“I don’t believe in guilty pleasures. If you f—ing like something, like it.” – Dave Grohl
Twelve years old. I am lying on a mattress in the narrow loft above the driver’s seat of our rented RV. My headphones are on, the bridge resting against the back of my neck. The black CD in my Discman whirls as a soulful ballad soars into my eardrums. I feel myself leaning into the ache of the string instruments. I wiggle my head imperceptibly along with the vocal acrobatics. “YEAH! YEAH! YEAH! YEAH! YEAH! Ohhhhhhh yeah-haaaa, ohh whoa whoa yeah WHOA OH OH! YEAH! Ohhhhh, oooooo, the reeeeeeasoooon,” Céline Dion belts, and I sigh, staring at the miniature curtains swinging in the miniature windows, blissed out.
I stand before the 20 or so members of my freshman English class. A synthesized beat fades into the background as I press the pause button on the boom box and turn back to the class. “So, that was Rain, Tax (It’s Inevitable) by Céline Dion. This song touches deep on our human dependence and the laws of nature.”
I’m deconstructing the song, as we have each been required to do, and many of my fellow classmates look bored, but no one is laughing. I’ve sat through a dozen of these presentations already. Most of them were probably about the last song that came on the radio. Christina Aguilera, Blink-182, The Offspring. When I was planning my presentation, I considered choosing a more popular song by a less dramatic singer. Just for a moment. But I’ve never been one to deny my love for Céline Dion, and I’m not about to start now.
I’m sitting in a concert hall next to my sister, my mom and grandma on the other side of her. We’re here. We’re actually here. Céline will be live before us on this Caesars Palace stage in less than 15 minutes and I am squirming with excitement. I don’t care that I’m 19 and usually have a little more poise in public. My idol and I will be breathing the same air tonight.
The hall darkens. A video screen glides into place. I can feel the tension of all 4,296 of us holding our breath. I bounce in my chair, gripping my sister’s leg. “Oh my god!” I whisper. “She’s here!”
“I know!” Erika whispers back. The screen lights up to show an endless staircase with a tiny, elegant figure at the very top. I make a small squeak in my throat. The figure moves. She moves. She slowly comes down the staircase and I realize that the screen has vanished. Her human self is in front of me. She begins to sing a single note and I can feel my chest burst into sunshine and wildflowers. I don’t care what I’m supposed to be listening to or who it’s cool to like. I love Céline Dion and I won’t deny myself this pleasure.
After the show, I go to the gift shop and buy a black T-shirt with her silhouette outlined in red and blue. I wear the shirt to bed, around the house, at the gym. Even when it’s on the shelf, that is enough for me.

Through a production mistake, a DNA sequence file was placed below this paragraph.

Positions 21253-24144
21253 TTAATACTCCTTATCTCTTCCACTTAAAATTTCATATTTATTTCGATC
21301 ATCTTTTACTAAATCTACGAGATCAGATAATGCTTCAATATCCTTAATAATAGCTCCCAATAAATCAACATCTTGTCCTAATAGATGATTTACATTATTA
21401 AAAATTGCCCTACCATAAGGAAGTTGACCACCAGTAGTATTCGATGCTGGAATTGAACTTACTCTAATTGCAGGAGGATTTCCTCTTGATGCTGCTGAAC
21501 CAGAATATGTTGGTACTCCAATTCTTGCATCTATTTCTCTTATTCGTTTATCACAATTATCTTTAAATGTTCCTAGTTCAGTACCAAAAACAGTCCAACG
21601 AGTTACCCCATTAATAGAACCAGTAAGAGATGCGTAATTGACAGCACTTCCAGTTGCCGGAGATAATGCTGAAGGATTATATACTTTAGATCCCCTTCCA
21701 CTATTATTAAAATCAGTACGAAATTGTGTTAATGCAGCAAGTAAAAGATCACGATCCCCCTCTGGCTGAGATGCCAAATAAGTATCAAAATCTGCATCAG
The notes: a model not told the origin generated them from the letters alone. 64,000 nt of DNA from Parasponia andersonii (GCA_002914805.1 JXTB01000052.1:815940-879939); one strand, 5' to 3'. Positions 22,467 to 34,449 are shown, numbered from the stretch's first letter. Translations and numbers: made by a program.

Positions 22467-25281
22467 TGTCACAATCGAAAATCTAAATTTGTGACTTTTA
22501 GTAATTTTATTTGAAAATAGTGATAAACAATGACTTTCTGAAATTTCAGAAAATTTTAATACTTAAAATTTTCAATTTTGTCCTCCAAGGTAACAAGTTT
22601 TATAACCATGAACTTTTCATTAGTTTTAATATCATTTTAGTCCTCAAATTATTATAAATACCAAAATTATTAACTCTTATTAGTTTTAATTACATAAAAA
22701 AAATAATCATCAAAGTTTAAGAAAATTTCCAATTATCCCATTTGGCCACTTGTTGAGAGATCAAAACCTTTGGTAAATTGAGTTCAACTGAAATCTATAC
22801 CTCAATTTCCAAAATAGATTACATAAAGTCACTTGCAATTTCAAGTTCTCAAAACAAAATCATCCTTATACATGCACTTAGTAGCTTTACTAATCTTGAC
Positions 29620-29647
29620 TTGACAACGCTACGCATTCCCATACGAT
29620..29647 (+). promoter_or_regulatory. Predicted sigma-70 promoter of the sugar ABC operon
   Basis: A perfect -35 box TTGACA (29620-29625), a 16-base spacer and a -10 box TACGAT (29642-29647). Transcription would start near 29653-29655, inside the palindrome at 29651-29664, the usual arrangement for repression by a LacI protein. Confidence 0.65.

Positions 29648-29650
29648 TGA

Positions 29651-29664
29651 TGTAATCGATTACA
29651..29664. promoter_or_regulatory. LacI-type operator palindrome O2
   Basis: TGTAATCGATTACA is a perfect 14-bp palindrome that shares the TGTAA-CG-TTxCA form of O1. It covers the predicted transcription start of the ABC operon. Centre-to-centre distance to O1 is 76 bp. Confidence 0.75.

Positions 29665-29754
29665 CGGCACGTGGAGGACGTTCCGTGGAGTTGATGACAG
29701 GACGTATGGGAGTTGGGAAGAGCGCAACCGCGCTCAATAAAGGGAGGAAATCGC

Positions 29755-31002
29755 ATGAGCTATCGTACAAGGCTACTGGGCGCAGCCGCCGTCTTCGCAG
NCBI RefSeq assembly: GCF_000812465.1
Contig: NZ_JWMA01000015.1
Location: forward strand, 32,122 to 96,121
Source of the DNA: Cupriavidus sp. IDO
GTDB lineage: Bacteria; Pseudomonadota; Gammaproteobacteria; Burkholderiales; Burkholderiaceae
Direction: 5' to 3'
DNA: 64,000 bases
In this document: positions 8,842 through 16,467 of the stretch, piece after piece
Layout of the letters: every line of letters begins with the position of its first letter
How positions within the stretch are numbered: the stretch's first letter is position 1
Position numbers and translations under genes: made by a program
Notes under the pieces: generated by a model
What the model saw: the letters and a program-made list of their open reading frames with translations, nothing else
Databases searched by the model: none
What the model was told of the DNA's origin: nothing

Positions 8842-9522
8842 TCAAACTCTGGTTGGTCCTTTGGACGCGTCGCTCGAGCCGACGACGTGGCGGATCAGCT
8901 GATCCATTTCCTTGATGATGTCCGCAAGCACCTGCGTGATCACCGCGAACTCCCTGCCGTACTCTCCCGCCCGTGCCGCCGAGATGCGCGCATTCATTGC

Let’s Talk About Love is probably my favorite Céline album. For starters, it got me and my friend Lucas through a Philosophy of Human Nature course during our sophomore year of college, and then brought us together in 2012 to see Céline in Vegas (yes, again). The songs on this album swing wildly from a power ballad penned by Carole King to a goofy reggae-lite anthem to a gospel-style inspirational. Céline can sing them all, even if she can’t make you believe every word.
Let’s Talk About Love is also a book written by Carl Wilson, subtitled Why Other People Have Such Bad Taste. The book is brilliant and funny and thought-provoking. He chose Céline’s 1997 album as the subject of his book as an example of global fandom and schmaltz and pop culture that he could never fathom. He pulls apart the Céline phenomenon piece by piece in chapters: “Let’s Talk about Pop (and Its Critics),” “Let’s Talk About World Conquest,” “Let’s Sing Really Loud.”
Taste is subjective, he says, but more importantly, it’s ruled by (often) young critics who trade in cultural capital, which is to say: cool. By the end of the book, he comes to a simple conclusion: Céline Dion is decidedly uncool.
So, let’s talk about love. I love that Céline is brazenly emotional. I love her dedication to her slightly-creepy-but-solid marriage with her late husband Rene Angelil, 26 years her senior. I love her absolutely kooky personality. I love her Quebecois accent. I love the fact that we were both raised in big families and small towns. I love her campy vocal acrobatics. I love that she has the chutzpah to duet with hologram versions of famous singers…or her own self. I love the way her voice sounds. I love the way she makes me care about schmaltzy love songs that talk about things I’ve never felt. I love her bombastic, unnecessary arm motions and chest pounding. I love her.
Nick Hornby sums it up in an essay in part two of Let’s Talk About Love: “In my ideal world, people would be reading and listening to music and watching movies all the time, and loving the stuff they’re consuming; to judge these people, or the things they love, whether it’s Céline Dion or a Schubert symphony, is to damage their relationship with culture in a profoundly unhelpful way.”
I’m young and critical and care about my cultural capital, but there are some places where the brain cannot deny the heart.